Last night, the Rockingham County Republican Party held their mass meeting to elect a chairman for their committee as well as to elect delegates to the party’s 2016 6th district and state conventions. It was a packed gathering with well over a hundred attendees. Besides the county residents, attendees also included: Representative Bob Goodlatte (VA-6), Harry Griego (his Republican challenger), Scott Sayre (6th district chair candidate), Ralph Smith (6th district chair candidate), Wendall Walker (current 6th district chair), a variety of individuals seeking to be delegates and alternate delegates to the national convention, the chair of the Staunton Republican Party, the chair of the Waynesboro Republican Party, the chair of the Greene County Republican Party, and likely more individuals I did not recognize.
As mentioned, the main focus of the evening was the race for chair. Donna Moser, the incumbent, was seeking re-election while Dan Cullers, the secretary, was also running. I’ve known both of the candidates for many years as I met Donna through the local tea party and Dan through the 2012 Karen Kwiatkowski campaign. Both had their list of supporters though Donna had the endorsement of both Senator Mark Obenshain and Suzanne Obenshain. Curiously though, neither of the Obenshains attended the Rockingham mass meeting. Given that they live in the Rockingham County and that Suzanne Obenshain is running for National Republican Committeewoman, it seemed quite peculiar that they were not there. Although I assume that it was possible that the senator was tied up with business in the Virginia Senate, around that time Suzanne tweeted a photo of her speaking to a Republican gathering in Arlington.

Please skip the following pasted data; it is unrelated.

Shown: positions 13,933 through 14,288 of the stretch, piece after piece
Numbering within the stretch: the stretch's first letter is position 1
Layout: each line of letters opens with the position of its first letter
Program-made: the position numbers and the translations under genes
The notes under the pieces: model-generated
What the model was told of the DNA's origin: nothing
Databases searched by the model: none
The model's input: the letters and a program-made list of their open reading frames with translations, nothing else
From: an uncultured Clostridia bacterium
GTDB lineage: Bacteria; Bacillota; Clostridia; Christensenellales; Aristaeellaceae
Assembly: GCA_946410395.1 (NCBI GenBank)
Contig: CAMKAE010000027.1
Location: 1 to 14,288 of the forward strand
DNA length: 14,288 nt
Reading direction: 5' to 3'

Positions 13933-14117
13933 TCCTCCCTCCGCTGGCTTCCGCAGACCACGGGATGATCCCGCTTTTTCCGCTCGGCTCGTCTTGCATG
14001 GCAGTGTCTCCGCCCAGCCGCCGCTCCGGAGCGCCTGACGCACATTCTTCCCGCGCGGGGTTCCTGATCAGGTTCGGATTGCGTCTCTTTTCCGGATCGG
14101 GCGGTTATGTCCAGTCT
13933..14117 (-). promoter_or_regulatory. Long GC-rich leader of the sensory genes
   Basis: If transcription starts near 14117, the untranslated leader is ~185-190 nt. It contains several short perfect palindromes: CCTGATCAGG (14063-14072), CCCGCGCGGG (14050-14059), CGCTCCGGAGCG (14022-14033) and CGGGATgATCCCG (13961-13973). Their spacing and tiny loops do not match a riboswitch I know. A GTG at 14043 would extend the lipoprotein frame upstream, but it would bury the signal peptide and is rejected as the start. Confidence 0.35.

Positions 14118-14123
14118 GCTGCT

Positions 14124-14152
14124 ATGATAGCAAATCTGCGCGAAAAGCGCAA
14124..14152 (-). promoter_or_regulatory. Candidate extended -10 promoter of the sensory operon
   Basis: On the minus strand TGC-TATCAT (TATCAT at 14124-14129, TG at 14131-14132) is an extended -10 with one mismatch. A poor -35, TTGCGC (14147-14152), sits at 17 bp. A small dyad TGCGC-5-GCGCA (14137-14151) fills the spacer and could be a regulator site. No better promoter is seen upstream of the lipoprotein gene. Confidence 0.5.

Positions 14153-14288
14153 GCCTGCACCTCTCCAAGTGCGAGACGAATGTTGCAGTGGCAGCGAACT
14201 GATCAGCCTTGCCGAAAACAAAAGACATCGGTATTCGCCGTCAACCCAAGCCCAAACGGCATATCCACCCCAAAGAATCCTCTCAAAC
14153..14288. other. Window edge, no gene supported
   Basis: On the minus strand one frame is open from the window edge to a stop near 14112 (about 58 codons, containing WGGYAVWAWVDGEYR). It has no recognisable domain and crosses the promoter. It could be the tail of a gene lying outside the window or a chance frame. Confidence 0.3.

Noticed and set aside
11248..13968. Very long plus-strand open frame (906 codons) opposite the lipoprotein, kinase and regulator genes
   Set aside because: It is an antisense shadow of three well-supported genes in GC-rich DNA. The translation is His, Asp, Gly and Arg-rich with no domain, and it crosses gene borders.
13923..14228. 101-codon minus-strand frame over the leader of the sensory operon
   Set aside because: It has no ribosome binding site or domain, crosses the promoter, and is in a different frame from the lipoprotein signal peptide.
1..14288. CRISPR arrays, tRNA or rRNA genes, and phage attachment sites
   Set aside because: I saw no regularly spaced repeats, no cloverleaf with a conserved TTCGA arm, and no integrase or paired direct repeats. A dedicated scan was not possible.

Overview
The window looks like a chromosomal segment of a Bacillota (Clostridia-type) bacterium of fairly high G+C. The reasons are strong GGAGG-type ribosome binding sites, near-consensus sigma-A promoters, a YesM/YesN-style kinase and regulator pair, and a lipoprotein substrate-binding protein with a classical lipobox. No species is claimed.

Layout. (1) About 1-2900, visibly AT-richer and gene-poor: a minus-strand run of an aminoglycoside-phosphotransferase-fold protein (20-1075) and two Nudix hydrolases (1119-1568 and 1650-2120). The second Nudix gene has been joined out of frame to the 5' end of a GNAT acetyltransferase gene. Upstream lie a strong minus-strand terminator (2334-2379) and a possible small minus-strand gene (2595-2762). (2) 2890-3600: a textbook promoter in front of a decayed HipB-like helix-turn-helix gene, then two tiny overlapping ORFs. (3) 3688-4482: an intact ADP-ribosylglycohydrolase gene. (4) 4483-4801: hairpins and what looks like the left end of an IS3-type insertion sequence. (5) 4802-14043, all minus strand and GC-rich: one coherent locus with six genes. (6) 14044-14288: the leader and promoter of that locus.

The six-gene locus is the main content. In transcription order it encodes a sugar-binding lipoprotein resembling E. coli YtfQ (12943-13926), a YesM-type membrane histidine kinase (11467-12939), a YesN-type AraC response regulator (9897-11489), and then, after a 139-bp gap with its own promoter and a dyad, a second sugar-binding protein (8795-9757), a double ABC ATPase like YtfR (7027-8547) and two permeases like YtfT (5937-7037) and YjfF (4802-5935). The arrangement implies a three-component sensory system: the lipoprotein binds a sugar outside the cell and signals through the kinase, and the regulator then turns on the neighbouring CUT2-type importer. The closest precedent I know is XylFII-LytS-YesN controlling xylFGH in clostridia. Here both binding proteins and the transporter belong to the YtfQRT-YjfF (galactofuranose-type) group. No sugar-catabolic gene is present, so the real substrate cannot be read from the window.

Gazing around the room, a lot of the people wore stickers in support of Dan Cullers. However, many of them had on lapel white stickers for Suzanne Obenshain and blue ones for Bob Goodlatte too. As people entered the building Cole, one of the Goodlatte staffers and former staffer for the Obenshains, glad-handed people and declared that Dan Cullers was “their guy”.
In retrospect, there were far too many guest speakers for the event as they ended up extending the meeting time significantly.
When Donna Moser got up to give her speech for chair, either she or someone in the audience mentioned that the original plan was that Suzanne Obenshain would introduce her and give a few words of support on her behalf. That news was terribly depressing. If the Obenshains actually supported Donna, wouldn’t at least one of them have been there when they were most needed instead of in Arlington or Richmond? Furthermore, wouldn’t the majority of the multitude of people wearing Obenshain stickers support Donna Moser, their supposed candidate, too?